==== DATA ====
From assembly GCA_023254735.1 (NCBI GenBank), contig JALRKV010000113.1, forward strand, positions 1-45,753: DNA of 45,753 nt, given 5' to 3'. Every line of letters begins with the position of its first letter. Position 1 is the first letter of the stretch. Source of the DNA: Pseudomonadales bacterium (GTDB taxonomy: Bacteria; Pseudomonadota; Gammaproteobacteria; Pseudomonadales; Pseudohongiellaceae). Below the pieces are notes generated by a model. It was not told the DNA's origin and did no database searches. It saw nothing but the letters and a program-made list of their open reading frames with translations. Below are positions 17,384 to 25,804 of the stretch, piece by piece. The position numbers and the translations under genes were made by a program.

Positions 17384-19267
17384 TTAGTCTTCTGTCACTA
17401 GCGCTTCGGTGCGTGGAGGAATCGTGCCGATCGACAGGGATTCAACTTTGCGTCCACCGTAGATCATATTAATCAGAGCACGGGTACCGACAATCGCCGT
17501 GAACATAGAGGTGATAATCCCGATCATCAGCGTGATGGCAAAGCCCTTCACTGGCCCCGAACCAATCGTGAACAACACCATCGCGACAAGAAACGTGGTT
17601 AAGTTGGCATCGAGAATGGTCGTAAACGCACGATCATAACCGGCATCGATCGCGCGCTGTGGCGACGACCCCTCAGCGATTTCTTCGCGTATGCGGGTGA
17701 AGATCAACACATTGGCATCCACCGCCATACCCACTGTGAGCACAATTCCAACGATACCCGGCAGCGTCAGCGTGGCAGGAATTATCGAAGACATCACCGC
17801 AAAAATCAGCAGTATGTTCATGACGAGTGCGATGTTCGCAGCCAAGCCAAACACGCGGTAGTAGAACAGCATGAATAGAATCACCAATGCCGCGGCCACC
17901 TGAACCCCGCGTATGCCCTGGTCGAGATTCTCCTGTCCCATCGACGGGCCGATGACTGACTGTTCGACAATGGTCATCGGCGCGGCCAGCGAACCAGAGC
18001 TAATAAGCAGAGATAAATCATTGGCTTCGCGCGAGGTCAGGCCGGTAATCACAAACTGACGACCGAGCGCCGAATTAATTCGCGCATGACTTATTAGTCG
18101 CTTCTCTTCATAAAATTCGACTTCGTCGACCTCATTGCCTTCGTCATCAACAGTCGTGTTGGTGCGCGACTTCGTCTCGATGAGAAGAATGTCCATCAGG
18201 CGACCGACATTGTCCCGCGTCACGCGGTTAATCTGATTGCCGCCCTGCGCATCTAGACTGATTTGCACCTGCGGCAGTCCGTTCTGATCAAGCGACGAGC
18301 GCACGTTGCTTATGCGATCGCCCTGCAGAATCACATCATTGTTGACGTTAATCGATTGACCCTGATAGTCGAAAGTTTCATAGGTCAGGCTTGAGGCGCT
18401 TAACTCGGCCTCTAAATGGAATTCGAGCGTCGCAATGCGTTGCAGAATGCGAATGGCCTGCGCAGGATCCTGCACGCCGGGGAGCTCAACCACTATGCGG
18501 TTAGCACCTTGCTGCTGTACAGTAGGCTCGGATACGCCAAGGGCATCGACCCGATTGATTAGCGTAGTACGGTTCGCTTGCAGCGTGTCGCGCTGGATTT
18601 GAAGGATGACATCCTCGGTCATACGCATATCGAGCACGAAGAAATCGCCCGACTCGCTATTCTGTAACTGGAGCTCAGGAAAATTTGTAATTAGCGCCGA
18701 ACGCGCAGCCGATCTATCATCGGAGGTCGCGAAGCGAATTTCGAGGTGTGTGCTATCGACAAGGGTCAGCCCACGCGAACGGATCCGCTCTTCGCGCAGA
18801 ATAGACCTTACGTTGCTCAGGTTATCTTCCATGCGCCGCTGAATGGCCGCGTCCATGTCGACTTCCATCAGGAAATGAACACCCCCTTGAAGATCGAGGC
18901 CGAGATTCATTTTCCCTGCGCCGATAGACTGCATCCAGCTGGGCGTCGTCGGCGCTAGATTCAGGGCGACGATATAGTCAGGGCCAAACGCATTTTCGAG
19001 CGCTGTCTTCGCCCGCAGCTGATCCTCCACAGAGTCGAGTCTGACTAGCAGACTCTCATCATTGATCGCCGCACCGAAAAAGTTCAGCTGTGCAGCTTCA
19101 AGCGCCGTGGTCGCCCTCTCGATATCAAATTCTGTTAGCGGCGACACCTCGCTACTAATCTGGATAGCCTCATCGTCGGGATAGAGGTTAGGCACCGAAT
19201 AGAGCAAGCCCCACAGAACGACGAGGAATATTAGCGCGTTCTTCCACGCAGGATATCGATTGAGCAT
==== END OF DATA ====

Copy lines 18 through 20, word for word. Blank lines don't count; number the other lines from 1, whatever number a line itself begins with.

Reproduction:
18801 ATAGACCTTACGTTGCTCAGGTTATCTTCCATGCGCCGCTGAATGGCCGCGTCCATGTCGACTTCCATCAGGAAATGAACACCCCCTTGAAGATCGAGGC
18901 CGAGATTCATTTTCCCTGCGCCGATAGACTGCATCCAGCTGGGCGTCGTCGGCGCTAGATTCAGGGCGACGATATAGTCAGGGCCAAACGCATTTTCGAG
19001 CGCTGTCTTCGCCCGCAGCTGATCCTCCACAGAGTCGAGTCTGACTAGCAGACTCTCATCATTGATCGCCGCACCGAAAAAGTTCAGCTGTGCAGCTTCA